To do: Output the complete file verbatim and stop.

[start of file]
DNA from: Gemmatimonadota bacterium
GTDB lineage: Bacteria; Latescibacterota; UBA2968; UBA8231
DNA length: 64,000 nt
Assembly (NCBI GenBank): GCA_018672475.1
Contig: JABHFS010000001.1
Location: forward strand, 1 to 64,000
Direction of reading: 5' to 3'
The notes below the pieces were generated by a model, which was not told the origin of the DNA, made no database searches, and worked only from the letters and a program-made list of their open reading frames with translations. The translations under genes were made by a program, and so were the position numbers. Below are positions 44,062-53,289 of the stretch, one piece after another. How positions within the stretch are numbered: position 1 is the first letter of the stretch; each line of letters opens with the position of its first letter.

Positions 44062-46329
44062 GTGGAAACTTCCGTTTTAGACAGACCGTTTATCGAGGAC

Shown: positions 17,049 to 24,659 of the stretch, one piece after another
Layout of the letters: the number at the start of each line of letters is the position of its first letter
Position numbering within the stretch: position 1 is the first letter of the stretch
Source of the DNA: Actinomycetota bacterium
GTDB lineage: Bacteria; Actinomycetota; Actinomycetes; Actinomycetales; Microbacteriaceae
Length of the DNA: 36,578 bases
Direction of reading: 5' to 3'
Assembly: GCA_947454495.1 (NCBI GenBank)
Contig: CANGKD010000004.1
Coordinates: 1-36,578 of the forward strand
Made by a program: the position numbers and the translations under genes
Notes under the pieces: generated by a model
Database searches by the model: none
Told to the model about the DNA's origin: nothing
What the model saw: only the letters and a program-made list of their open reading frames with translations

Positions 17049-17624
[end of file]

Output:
DNA from: Gemmatimonadota bacterium
GTDB lineage: Bacteria; Latescibacterota; UBA2968; UBA8231
DNA length: 64,000 nt
Assembly (NCBI GenBank): GCA_018672475.1
Contig: JABHFS010000001.1
Location: forward strand, 1 to 64,000
Direction of reading: 5' to 3'
The notes below the pieces were generated by a model, which was not told the origin of the DNA, made no database searches, and worked only from the letters and a program-made list of their open reading frames with translations. The translations under genes were made by a program, and so were the position numbers. Below are positions 44,062-53,289 of the stretch, one piece after another. How positions within the stretch are numbered: position 1 is the first letter of the stretch; each line of letters opens with the position of its first letter.

Positions 44062-46329
44062 GTGGAAACTTCCGTTTTAGACAGACCGTTTATCGAGGAC

Shown: positions 17,049 to 24,659 of the stretch, one piece after another
Layout of the letters: the number at the start of each line of letters is the position of its first letter
Position numbering within the stretch: position 1 is the first letter of the stretch
Source of the DNA: Actinomycetota bacterium
GTDB lineage: Bacteria; Actinomycetota; Actinomycetes; Actinomycetales; Microbacteriaceae
Length of the DNA: 36,578 bases
Direction of reading: 5' to 3'
Assembly: GCA_947454495.1 (NCBI GenBank)
Contig: CANGKD010000004.1
Coordinates: 1-36,578 of the forward strand
Made by a program: the position numbers and the translations under genes
Notes under the pieces: generated by a model
Database searches by the model: none
Told to the model about the DNA's origin: nothing
What the model saw: only the letters and a program-made list of their open reading frames with translations

Positions 17049-17624